“Leeds is a city of hills and high places. Where we live, in the north east corner of town, is lofty too. It’s a hard climb with shopping, from the Number 12 bus stop: up from the roar of Roundhay Road, through Gipton Wood (pictured above) to the end of our street.”
THIS IS an opening extract from ‘The Street Where I Live’, a piece of writing I am working on as part of an artists’ exchange between Leeds and our twin city of Dortmund. This year marks half a century since Leeds, in West Yorkshire, was twinned with the German city of Dortmund in the Ruhrgebiet. Two great post-industrial urban centres in Europe, united in a post-war zeal for mutual understanding. For peace.
This year, also, sees the UK locked in a hopeless Brexit tangle – all ideals of the great European project about to be jettisoned on a tide of Little Englander populism. At moments like this, it is essential to swim against the tide. Galvanising too, to look at notions of geography, of place and belonging. How often do we look closely at the town, the street, the house, where we live? Instead of taking it for granted, it’s good to dig deep, to investigate. To connect. To belong.
Inspired by a writing exchange between Leeds-based poet Peter Spafford and German poet Ralf Thenior, Leeds/Dortmund 50 is a literature festival planned for the autumn of 2019, celebrating the artistic connection between the two cities. You can read about it here . The theme being offered is Neighbourhood: Nachbarschaft. And already, I am looking at my environment with different – and with more affectionate – eyes.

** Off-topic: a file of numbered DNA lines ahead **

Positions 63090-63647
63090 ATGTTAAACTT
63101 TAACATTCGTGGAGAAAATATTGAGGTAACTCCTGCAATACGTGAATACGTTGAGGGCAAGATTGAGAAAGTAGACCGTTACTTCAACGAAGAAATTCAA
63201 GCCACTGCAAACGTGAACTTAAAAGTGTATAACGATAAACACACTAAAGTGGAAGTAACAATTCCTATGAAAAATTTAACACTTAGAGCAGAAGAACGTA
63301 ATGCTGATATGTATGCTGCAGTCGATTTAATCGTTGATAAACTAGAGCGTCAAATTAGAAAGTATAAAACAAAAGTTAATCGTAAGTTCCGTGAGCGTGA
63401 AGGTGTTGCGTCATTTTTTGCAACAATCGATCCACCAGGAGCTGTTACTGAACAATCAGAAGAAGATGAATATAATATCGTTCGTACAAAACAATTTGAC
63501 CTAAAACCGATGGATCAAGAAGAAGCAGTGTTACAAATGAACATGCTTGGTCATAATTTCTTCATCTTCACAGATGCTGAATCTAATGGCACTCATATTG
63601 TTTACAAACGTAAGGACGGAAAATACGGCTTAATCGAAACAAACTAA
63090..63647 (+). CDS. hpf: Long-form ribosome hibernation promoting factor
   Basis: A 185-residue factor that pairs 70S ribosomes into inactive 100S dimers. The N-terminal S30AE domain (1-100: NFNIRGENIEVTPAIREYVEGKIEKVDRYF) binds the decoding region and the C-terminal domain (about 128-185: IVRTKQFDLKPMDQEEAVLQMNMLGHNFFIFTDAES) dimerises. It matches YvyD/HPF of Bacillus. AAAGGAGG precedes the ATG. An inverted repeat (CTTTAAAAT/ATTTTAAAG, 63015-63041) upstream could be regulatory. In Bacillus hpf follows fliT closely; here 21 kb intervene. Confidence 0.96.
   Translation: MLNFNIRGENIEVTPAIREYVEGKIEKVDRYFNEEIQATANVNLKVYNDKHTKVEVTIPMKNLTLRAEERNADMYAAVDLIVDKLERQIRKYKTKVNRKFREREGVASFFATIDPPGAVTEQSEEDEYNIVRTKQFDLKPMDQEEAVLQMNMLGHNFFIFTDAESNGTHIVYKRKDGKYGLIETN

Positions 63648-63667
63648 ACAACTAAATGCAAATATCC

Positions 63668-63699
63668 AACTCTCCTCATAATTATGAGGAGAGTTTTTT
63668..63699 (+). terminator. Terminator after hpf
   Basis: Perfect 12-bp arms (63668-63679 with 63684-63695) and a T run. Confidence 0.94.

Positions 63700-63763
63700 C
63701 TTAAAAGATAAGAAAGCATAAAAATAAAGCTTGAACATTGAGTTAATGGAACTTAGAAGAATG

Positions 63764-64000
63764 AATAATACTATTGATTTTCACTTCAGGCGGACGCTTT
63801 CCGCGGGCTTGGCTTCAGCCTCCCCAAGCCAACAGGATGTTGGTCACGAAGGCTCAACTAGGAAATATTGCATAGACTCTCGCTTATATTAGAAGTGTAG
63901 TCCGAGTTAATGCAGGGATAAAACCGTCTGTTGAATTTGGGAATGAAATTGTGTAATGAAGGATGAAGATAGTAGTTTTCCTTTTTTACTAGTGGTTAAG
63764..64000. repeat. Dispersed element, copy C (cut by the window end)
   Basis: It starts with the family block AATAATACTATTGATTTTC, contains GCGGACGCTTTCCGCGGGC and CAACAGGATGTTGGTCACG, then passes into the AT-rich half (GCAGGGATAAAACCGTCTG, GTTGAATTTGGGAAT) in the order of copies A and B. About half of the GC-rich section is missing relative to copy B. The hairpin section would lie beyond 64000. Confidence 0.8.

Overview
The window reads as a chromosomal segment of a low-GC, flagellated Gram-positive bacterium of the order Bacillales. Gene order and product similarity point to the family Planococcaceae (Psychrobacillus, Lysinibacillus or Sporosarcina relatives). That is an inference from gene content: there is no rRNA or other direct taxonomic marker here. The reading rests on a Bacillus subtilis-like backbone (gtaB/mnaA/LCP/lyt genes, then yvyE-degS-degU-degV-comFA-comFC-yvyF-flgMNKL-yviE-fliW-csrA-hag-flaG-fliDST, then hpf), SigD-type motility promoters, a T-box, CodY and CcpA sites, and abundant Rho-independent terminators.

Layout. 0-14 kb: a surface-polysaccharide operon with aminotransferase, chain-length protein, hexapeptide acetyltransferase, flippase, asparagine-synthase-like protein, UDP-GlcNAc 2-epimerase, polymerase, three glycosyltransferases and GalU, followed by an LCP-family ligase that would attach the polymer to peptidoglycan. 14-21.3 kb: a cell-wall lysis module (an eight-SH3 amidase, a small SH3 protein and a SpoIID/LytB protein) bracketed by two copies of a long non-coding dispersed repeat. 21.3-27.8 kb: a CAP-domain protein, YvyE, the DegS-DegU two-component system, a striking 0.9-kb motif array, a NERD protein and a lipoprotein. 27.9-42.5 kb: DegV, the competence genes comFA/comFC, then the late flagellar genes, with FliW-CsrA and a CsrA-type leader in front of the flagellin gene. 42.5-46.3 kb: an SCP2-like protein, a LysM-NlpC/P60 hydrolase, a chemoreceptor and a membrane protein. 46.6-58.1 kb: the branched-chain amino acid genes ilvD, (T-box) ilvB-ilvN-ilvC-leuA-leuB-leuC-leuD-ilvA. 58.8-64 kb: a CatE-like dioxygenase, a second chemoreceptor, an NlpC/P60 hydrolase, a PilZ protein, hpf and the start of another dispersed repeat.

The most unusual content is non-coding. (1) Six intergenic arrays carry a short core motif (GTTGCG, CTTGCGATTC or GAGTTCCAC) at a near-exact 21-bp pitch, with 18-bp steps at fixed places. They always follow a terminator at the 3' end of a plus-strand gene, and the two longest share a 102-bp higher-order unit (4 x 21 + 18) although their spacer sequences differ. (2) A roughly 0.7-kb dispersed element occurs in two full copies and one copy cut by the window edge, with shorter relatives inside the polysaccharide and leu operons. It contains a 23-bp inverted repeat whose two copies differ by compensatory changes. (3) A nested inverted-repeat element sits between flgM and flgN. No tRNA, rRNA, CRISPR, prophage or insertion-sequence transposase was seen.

Matthias Engels is my Dortmund writing partner. He has already been involved in a mighty publishing project called All Over Heimat in which writers from 20 different countries wrote about their notions of home and belonging – see A Place to Call Home
Together we are beginning to communicate, sometimes in German, sometimes in English, about the place where we live. Striking, already, are the similarities: we each live on the edge of the city; surrounded by neighbours of different nationalities and experience. Just a few minutes away from here in Oakwood, Leeds, is the rolling Yorkshire countryside. Matthias’ own neighbourhood has a station nearby, “Dennoch ist man in gut zehn Minuten aux freiem Feld.” (“In ten minutes – you are in open fields.”)
Slowly we begin to discover – that there is far more that connects, than divides us.
(The little landmark of Oakwood Clock, just down from Gipton Wood, Roundhay, Leeds)
Languages and understanding
It is a great joy to work across language and culture – and something, as a longtime student of languages, that gives me particular pleasure. For many years, I have grappled with the complexities of Hungarian, and regularly work with a Hungarian poet called Péter Závada to render his own Budapest poems into English – see Poems and Pálinka And now, through working with Matthias, I return to German, the subject I studied at university, decades ago, and which is slowly, haltingly, being pressed back into service.
Communicating in a different language – or with writers who work in different languages – encourages the mind to think differently. To open up. To be more tolerant, more understanding, of the many different worlds we all live in, together.
Who knows what the writers involved in this evolving project will discover, about each other, and about their own backyards? One thing is for sure. We need initiatives like this, more than ever before. When the international barriers start going up: it is open hearted communication between individuals across countries and cultures, which will break them down again, and begin to re-create the world longed for, after World War Two. The dream of a free – and a free-thinking – Europe.
Would you like to be involved with this? Then contact Peter Spafford at: